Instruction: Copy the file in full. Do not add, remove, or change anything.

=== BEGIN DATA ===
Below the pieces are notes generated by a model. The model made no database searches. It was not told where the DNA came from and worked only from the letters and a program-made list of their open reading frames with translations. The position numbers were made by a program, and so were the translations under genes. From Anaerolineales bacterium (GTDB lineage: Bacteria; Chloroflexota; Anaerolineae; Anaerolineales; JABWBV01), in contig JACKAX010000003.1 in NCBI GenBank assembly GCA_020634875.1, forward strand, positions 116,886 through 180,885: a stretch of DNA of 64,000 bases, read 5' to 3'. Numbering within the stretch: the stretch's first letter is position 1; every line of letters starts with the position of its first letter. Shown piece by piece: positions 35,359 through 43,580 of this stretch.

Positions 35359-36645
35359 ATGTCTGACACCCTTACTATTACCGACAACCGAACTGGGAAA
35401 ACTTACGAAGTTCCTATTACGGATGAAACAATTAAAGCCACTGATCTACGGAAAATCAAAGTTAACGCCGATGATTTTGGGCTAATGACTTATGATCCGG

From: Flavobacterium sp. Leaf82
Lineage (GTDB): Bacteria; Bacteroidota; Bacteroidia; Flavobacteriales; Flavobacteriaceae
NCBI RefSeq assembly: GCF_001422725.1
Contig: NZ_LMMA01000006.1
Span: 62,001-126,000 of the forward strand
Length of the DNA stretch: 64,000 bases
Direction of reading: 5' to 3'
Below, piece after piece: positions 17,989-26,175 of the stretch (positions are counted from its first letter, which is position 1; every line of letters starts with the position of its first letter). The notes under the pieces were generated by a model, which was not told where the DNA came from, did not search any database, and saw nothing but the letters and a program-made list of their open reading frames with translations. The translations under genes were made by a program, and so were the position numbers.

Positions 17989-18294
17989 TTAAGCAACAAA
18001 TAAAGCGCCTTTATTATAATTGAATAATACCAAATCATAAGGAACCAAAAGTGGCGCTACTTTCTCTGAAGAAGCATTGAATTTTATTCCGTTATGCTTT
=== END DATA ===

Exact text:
Below the pieces are notes generated by a model. The model made no database searches. It was not told where the DNA came from and worked only from the letters and a program-made list of their open reading frames with translations. The position numbers were made by a program, and so were the translations under genes. From Anaerolineales bacterium (GTDB lineage: Bacteria; Chloroflexota; Anaerolineae; Anaerolineales; JABWBV01), in contig JACKAX010000003.1 in NCBI GenBank assembly GCA_020634875.1, forward strand, positions 116,886 through 180,885: a stretch of DNA of 64,000 bases, read 5' to 3'. Numbering within the stretch: the stretch's first letter is position 1; every line of letters starts with the position of its first letter. Shown piece by piece: positions 35,359 through 43,580 of this stretch.

Positions 35359-36645
35359 ATGTCTGACACCCTTACTATTACCGACAACCGAACTGGGAAA
35401 ACTTACGAAGTTCCTATTACGGATGAAACAATTAAAGCCACTGATCTACGGAAAATCAAAGTTAACGCCGATGATTTTGGGCTAATGACTTATGATCCGG

From: Flavobacterium sp. Leaf82
Lineage (GTDB): Bacteria; Bacteroidota; Bacteroidia; Flavobacteriales; Flavobacteriaceae
NCBI RefSeq assembly: GCF_001422725.1
Contig: NZ_LMMA01000006.1
Span: 62,001-126,000 of the forward strand
Length of the DNA stretch: 64,000 bases
Direction of reading: 5' to 3'
Below, piece after piece: positions 17,989-26,175 of the stretch (positions are counted from its first letter, which is position 1; every line of letters starts with the position of its first letter). The notes under the pieces were generated by a model, which was not told where the DNA came from, did not search any database, and saw nothing but the letters and a program-made list of their open reading frames with translations. The translations under genes were made by a program, and so were the position numbers.

Positions 17989-18294
17989 TTAAGCAACAAA
18001 TAAAGCGCCTTTATTATAATTGAATAATACCAAATCATAAGGAACCAAAAGTGGCGCTACTTTCTCTGAAGAAGCATTGAATTTTATTCCGTTATGCTTT